We’ve got a couple of different items. The Phindi necklace is wrapped in handmade boxes that are made out of donated magazines. They’re made in these villages. We have the Charity: Water [] that provides fresh water for people in Africa and India and other parts of Asia, and those necklaces are great because every time one’s sold it provides ten people with clean water for the next year. Lack of clean water is a huge problem, especially in the places where I was. It’s a huge health hazard. We literally went to explore and see what could be done and if we could help in any way. We worked with kids and helped with construction with a gymnasium. I was in South Africa the first time and that’s where I ended up staying, and then I helped with a job development program. I basically used my business background and knowledge with the people and their craft and helped them develop a business plan to provide for themselves through their craft. That was really where my heart was. Two summers later, I went back to the same place in South Africa, Kayamandi, which is a township of about 200,000. That’s a nice way to say it’s a squatter camp, and it’s in devastation. We saw the resources and what people could do to provide for themselves. I spent two summers there helping with that.

During the past year, I’ve been helping with something called Fashionable that’s based in Ethiopia. Fashionable is a scarf line. Since we do a lot of accessories, the whole idea behind it is that through fashion you’re making people able to do something. Right now, five women are weaving these scarves out of cotton. Each scarf comes with a handwritten tag that describes what they’re able to do, which is really interesting. I’ve been using my background in design to help them expand that scarf line, and seeing what sells in the United States. I’ve been able to hand over all my contacts and send letters to my customers, saying, “This is something I believe in; I know that you would believe in it too. Come along beside me and let’s partner with Fashionable and start changing lives.” It’s been really fun to see the response that we’ve gotten and how many of my customers have jumped onboard and decided that they were going to carry Fashionable and sell these scarves and start making a difference too.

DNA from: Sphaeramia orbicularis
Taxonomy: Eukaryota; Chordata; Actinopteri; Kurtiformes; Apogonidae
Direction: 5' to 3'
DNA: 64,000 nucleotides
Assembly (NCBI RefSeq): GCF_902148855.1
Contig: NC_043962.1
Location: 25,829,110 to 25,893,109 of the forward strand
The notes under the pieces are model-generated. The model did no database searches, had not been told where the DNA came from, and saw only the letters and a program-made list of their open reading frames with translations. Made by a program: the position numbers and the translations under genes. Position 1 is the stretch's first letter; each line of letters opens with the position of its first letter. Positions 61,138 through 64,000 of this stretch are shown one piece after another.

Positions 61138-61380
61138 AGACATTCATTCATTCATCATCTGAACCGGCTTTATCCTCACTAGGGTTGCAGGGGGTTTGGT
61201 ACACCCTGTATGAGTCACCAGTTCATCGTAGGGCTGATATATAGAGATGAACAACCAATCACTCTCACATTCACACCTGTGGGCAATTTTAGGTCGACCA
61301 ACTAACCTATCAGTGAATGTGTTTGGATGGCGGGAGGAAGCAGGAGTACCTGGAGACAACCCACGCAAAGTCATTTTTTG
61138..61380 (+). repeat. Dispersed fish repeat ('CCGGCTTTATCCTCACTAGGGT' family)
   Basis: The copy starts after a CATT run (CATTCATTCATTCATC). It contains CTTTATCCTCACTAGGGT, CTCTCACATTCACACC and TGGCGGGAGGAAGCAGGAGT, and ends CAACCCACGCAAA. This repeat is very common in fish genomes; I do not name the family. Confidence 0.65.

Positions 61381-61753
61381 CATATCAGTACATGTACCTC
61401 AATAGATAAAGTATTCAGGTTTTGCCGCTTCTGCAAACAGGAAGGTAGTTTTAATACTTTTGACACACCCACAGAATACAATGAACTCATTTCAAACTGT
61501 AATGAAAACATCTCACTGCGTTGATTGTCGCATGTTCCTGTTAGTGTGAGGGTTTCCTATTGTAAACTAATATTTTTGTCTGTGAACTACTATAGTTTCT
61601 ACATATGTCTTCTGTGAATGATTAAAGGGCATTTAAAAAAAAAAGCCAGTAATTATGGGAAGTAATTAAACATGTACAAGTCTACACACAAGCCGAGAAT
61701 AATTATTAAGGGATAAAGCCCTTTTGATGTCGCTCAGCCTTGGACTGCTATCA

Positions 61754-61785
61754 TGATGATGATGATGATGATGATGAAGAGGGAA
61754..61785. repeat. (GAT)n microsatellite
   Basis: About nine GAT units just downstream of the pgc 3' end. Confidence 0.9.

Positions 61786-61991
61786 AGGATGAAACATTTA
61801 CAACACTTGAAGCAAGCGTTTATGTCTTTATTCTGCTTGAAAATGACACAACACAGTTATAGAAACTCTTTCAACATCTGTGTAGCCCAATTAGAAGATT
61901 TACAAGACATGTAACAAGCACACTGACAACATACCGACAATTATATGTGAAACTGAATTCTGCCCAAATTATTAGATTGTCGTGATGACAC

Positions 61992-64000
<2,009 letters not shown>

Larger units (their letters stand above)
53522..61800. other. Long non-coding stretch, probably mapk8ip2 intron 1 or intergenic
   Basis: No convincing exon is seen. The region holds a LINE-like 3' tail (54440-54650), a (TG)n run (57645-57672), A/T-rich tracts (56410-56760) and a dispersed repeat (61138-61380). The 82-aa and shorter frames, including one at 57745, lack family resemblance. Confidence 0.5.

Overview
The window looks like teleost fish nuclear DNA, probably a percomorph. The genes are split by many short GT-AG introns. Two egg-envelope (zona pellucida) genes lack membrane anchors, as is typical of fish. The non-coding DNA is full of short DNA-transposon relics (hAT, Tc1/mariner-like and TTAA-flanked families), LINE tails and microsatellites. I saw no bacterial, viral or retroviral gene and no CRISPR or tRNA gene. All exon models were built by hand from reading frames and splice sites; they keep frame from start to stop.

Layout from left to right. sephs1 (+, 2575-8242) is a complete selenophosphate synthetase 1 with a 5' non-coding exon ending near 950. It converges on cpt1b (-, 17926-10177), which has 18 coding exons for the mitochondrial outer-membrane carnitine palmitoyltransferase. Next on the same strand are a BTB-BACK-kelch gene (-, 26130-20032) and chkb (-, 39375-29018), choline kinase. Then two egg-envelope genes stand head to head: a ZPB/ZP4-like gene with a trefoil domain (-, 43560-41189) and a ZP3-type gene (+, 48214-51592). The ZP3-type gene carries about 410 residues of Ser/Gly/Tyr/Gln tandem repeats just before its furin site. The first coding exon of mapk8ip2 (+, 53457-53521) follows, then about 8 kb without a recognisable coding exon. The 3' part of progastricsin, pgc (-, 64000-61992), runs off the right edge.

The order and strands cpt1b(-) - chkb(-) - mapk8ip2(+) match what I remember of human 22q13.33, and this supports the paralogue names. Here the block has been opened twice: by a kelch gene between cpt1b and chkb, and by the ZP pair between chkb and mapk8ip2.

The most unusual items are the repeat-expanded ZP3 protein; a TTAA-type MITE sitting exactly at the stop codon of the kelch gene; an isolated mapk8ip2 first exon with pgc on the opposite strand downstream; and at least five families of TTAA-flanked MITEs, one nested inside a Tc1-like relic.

Where does your passion for philanthropy come from?

My father’s mother was always tutoring in inner cities and I would hang out with her after school at the ages of 4 and 5. My mom was always involved in charity work, and in the summers, my brothers and my mother and I would go work with the Appalachian Service Project. We would do construction in devastated parts of Appalachia. That’s where it became a huge part. I could see first-hand what it was like making a difference. My parents and grandparents were so big about giving back. My parents owned businesses and they always said, “Never turn down someone who’s asking for a donation for a charity.” I think it was nine years ago our family business, a wholesale nursery and tree farm, burned to the ground, and the people we had been helping in the Appalachian Service Project showed up and helped us rebuild our business. It came full circle. We never expected in a million years that those people would come help us rebuild our lives. Giving back has been a huge part of our family’s existence for as long as I can remember.


The Examiner
January 18, 2012